One of the Most Prevalent Misconceptions Among Athletes

Most people experience an uptick in their performance when they become angry. I’d be rich if I had a dollar for every athlete who has not just told me but exclaimed that they play better when angry. I will be the first to admit there is some truth to this… The problem is that, in this case, correlation does not equal causation.

This is such a widely held belief because when we get angry, and our performance improves, we make the logical assumption that the anger we feel is the driving force behind our improvement. This is like jumping to the conclusion that people pay more attention to what you are saying when you wear a red shirt. Even if that is factual, it’s not the shirt that is causing it.

So, what is the driving force behind people performing better when they are angry? Anger narrows your focus, and that focus is what drives your improved performance.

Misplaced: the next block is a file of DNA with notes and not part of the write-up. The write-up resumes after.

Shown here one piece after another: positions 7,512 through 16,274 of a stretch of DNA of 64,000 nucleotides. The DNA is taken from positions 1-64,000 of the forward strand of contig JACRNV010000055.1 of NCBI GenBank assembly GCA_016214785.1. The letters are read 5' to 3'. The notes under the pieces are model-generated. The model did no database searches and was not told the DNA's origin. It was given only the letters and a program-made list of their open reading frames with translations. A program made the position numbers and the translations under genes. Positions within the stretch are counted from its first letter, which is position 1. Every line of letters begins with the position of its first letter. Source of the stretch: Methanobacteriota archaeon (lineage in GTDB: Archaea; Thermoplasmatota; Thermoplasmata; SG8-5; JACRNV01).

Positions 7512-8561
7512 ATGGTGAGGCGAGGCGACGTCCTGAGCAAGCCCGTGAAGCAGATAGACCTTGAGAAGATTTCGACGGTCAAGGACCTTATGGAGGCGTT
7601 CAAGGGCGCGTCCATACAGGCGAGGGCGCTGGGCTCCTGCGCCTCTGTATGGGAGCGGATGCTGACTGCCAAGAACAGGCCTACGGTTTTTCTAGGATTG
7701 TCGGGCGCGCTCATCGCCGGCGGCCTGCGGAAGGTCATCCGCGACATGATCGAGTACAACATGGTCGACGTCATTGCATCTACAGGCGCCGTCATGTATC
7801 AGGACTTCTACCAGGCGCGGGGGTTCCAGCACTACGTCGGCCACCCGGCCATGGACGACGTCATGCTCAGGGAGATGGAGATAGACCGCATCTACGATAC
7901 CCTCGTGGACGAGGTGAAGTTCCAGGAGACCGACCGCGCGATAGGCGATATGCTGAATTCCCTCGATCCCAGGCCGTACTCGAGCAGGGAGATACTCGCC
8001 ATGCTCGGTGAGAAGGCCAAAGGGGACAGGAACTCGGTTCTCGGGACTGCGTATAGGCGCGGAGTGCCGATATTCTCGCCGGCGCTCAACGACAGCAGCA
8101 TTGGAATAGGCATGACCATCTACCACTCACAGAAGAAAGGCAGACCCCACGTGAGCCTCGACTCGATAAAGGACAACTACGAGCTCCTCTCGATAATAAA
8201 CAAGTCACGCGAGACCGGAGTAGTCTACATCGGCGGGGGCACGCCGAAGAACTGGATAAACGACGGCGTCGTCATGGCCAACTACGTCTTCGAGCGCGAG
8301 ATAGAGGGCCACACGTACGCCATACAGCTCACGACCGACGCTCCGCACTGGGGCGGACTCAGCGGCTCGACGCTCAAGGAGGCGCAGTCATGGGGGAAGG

You may be thinking that since anger narrows my focus, the anger is, in fact, making me perform better. That is another great logical conclusion, but it only looks at one side of the anger.

Let me explain: it takes a large amount of energy to produce anger. As we use up our energy, our performance level starts to diminish. The problem lies in our center of attention being on the jump in our performance as soon as we are filled with anger, and that is what we remember.

You see, our brain notices dramatic changes – anger and an immediate jump in performance – but fails to comprehend smaller changes – energy depleting at a much faster but not immediately noticeable rate. As a result, our brain makes note of the boost and is unaware of the eventual cost of the reduction in performance over the remainder of the game or competition.

Next time you get angry about anything, try holding onto that anger as long as you can. I think you will be surprised how hard that is to do and how quickly you start to feel worn down.

In my next blog, I will talk about how I teach my athletes to maintain the focus that anger creates while letting the energy-draining anger go.


You can follow Sam on Twitter: @SuperTaoInc




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